Tapes recorded in Jonestown, 1978

Tapes recorded in Jonestown, 1978

 

 

Q 963
Jones displays erratic behavior in Jonestown meeting
SummaryTranscript, and MP3 (

      Pt. 1
      Pt. 2
).
[No notation on tape box, context places tape in Spring 1978]

      Q963%20(Side%20A)

Q 757
Discussions of Tim Stoen; White Night; revolutionary suicide
Transcript, Summary, and

      MP3

One Concertape C-90/ “April 1 Sat Night Service” Gila wasn’t sure of length

      Q757

Q 161
Jonestown meeting
Transcript, Summary, and MP3 (

      Pt. 1
,
      Pt. 2
)
(Label of “10/3/74 Peoples Rally” inconsistent with contents; dated to early November 1978)

      Q161-A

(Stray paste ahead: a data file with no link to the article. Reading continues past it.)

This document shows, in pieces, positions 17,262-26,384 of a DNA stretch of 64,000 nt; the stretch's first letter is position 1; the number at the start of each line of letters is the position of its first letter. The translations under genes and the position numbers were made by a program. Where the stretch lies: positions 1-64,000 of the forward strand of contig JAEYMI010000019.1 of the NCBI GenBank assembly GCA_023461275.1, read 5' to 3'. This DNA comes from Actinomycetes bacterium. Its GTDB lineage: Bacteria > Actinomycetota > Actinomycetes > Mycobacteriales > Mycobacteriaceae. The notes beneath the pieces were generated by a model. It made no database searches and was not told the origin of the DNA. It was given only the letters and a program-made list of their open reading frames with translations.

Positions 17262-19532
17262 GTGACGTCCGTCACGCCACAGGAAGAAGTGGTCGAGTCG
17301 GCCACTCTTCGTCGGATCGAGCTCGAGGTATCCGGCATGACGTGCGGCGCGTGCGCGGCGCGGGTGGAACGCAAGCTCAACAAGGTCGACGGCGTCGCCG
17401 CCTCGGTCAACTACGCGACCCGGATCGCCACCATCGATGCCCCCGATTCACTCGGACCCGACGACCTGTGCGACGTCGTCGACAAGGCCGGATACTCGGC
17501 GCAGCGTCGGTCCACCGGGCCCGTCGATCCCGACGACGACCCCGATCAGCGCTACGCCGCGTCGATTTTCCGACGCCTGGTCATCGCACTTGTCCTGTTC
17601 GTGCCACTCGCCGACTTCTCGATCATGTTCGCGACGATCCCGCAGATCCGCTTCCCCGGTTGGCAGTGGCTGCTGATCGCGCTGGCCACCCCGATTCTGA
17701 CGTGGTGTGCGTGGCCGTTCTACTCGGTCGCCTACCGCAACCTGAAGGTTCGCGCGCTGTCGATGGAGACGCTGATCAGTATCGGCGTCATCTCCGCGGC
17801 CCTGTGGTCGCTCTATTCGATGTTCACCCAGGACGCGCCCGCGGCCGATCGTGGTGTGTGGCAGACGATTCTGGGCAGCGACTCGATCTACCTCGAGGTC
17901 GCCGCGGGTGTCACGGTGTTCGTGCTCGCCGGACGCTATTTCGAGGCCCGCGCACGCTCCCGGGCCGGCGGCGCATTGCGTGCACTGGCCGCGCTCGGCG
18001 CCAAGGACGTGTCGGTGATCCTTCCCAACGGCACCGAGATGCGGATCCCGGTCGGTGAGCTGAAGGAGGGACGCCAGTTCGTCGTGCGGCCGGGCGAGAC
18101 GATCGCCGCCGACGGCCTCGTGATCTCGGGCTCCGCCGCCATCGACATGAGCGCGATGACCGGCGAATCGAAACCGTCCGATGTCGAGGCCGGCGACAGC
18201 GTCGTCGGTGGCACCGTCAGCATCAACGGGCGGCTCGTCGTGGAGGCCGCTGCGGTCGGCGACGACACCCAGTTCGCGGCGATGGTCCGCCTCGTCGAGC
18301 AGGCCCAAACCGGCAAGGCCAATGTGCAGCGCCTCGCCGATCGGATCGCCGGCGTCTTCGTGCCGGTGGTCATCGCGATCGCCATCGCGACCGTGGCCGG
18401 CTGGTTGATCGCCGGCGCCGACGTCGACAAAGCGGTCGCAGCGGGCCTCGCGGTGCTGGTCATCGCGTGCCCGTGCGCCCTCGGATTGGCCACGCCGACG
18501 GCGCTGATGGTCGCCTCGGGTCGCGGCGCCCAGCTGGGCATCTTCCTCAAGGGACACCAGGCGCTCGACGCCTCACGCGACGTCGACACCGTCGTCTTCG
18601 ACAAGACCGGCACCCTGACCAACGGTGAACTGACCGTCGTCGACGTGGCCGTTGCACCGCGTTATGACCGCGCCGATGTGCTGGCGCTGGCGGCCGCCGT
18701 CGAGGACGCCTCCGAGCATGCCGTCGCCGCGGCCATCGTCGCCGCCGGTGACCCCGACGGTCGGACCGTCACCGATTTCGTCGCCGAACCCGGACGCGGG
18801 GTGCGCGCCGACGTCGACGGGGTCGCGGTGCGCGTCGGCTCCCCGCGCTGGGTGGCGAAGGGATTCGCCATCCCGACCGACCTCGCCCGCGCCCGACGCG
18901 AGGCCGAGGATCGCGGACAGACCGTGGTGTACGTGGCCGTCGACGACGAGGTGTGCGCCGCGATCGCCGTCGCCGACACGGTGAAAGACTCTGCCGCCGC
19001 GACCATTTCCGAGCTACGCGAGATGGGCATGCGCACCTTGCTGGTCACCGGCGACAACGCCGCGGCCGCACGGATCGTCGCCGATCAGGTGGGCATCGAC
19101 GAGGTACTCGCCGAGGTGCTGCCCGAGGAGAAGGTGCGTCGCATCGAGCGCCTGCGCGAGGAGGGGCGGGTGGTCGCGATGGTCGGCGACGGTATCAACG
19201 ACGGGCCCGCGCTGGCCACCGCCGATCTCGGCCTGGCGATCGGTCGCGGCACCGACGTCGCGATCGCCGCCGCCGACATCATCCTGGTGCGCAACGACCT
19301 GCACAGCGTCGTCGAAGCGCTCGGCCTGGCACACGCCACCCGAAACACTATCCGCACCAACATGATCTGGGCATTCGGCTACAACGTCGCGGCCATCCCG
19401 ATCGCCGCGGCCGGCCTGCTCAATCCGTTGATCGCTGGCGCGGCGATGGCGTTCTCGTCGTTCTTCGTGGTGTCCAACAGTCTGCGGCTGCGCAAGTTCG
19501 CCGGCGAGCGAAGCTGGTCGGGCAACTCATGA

Minister and leader of the People’s Temple. Born James Warren Jones in Crete, Indiana, near Lynn, he was the son of James and Lynetta Thurman Jones. In the 1950s, he became a preacher and founded a church in Indianapolis, Indiana, called the “Wings of Deliverance,” which he later renamed the “Peoples Temple Full Gospel Church.” In 1964, he became an ordained minister in the Christian Denomination Disciples of Christ. This church was noted for its equal treatment of White and Black Americans, and preached racial equality and social justice. Moving to San Francisco, Jones became known to his followers as “Dad.” Jones also began moving the church away from the mainstream church teachings, adopting traditional cult teachings, such as making the church the solution to all of the problems of society, and making belief in Jones himself as their savior. George Moscone, then the mayor of San Francisco, appointed Jones to the city’s Housing Commission, to help the city with meeting demands for social equality in its housing policies. In 1977, Jones moved the 1,000 members of his church to Guyana, to create an agricultural utopia in the jungle, free from racism and based upon socialistic principles of common sharing. Jones named the settlement Jonestown, after himself. Jones told his followers that he was the reincarnation of Christ and God, and belief in him could cure cancer, heart disease and other illnesses. Despite stories of beatings, murders and other cult practices, Jones was praised for setting up a racially mixed church that helped the disadvantaged and impoverished. He would have his followers practice mass suicide by calling upon them at all hours to practice drinking harmless liquids (usually cool-aid) to show their devotion (they were not told if the drinks were harmless or lethal). Some of the church members complained to relatives in the US that Jones was drug addicted and was keeping them from leaving under threat of death. In November 1978, Congressman Leo Ryan led a fact-finding mission to Jonestown, to determine if the reports of sexual slavery, death threats and other stories of mistreatment were true. After three days of interviewing the residents, Ryan’s party started to leave, taking along with them 20 People Temple members who also wanted to leave, and drove to the airstrip near Jonestown. As they were boarding the airplane, a truckload of Jones’ guards arrived and began shooting at the Ryan party. Killed were Congressman Ryan, a reporter from NBC News, two photographers, and one of the defectors. Several others ran into the jungle to escape the onslaught, while those remaining were taken back to Jonestown. At Jonestown, Jones called his congregation together, and ordered them to drink cyanide-laced Cool-aid. A total of 914 people died that day at Jonestown in a mass-suicide, including 276 children, although later investigation indicated a number of the people were murdered by shooting or by forced lethal injection. Jones himself was shot in the head while sitting in a deck chair. An autopsy on Jones revealed that he had a level of the barbiturate pentobarbital that would have killed a normal person, thus indicating that he had built up a long-term habit to using the drug. His son, Stephen Gandhi Jones, who was not present in Jonestown that day, would later confirm his father’s drug addiction. The US Army and the US Air Force mobilized graves registration teams to move the bodies back to the US for burial by their relatives, in a mass casualty operation. (bio by: Kit and Morgan Benson via https://www.findagrave.com)

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